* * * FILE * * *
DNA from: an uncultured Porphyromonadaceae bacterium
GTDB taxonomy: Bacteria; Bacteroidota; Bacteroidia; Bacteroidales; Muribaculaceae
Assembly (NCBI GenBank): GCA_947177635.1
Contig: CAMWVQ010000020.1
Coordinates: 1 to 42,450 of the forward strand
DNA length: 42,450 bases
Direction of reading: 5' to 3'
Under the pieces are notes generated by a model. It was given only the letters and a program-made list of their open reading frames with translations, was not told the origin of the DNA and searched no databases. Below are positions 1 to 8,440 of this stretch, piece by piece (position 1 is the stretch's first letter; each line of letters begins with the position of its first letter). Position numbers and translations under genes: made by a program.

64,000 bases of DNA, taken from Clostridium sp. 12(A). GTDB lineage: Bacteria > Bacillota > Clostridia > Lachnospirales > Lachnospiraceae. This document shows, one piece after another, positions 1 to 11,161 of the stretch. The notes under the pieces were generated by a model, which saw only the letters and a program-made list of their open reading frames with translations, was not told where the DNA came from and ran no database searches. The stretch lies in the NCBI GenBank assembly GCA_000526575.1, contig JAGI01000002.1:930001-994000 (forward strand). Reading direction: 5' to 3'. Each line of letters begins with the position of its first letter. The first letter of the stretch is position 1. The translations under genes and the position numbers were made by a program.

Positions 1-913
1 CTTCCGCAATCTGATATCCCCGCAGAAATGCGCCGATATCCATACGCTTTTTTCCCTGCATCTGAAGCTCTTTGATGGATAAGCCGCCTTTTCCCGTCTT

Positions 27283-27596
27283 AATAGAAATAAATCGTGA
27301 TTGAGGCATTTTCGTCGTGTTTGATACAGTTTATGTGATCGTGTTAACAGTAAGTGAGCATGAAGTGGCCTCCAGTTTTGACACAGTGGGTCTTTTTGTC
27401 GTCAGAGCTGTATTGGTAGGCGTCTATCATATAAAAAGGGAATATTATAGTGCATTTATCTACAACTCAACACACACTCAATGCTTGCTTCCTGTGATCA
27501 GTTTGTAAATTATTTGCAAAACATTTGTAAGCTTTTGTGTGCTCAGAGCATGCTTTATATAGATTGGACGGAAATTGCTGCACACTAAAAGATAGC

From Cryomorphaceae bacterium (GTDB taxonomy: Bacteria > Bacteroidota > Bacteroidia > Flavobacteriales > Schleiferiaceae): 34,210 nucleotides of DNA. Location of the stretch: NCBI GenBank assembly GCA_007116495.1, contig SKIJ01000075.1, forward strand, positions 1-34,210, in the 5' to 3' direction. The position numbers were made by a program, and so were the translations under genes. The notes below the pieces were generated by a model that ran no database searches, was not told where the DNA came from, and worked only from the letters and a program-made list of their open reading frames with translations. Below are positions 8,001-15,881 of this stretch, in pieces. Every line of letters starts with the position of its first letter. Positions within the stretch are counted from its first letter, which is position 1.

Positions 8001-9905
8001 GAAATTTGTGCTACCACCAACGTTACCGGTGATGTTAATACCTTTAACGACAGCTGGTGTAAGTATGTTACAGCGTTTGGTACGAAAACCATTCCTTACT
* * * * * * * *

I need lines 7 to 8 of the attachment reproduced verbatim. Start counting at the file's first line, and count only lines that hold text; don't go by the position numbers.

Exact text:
Direction of reading: 5' to 3'
Under the pieces are notes generated by a model. It was given only the letters and a program-made list of their open reading frames with translations, was not told the origin of the DNA and searched no databases. Below are positions 1 to 8,440 of this stretch, piece by piece (position 1 is the stretch's first letter; each line of letters begins with the position of its first letter). Position numbers and translations under genes: made by a program.